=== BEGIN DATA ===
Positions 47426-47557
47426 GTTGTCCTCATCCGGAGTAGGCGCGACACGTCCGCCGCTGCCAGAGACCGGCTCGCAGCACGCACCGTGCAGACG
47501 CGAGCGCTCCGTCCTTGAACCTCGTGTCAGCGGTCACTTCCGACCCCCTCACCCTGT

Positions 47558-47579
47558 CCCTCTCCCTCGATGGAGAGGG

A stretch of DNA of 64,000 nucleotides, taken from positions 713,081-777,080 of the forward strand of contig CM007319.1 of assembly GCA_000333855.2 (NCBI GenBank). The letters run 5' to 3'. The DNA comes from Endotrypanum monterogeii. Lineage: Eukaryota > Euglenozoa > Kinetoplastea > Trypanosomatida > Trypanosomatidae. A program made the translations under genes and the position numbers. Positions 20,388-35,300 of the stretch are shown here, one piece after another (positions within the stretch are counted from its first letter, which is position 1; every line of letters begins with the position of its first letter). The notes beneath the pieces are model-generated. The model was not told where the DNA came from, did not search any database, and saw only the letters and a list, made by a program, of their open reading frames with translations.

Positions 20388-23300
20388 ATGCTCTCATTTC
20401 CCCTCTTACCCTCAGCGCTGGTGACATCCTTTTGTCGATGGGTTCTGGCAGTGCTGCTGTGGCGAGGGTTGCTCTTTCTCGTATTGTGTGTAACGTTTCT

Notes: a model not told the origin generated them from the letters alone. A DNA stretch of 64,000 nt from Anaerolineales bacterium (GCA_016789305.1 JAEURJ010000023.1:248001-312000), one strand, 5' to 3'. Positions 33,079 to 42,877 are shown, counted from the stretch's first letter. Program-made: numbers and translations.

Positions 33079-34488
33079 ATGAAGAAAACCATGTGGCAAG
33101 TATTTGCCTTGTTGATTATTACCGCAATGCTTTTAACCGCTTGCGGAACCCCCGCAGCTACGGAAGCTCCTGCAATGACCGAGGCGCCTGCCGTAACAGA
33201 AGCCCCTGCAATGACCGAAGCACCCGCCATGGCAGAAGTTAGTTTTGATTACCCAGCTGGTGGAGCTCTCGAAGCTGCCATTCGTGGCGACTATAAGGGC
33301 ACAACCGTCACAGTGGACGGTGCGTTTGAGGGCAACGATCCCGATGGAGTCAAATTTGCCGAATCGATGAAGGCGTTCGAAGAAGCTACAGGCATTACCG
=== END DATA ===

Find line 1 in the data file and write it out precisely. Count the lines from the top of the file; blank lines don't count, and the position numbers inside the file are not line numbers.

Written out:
Positions 47426-47557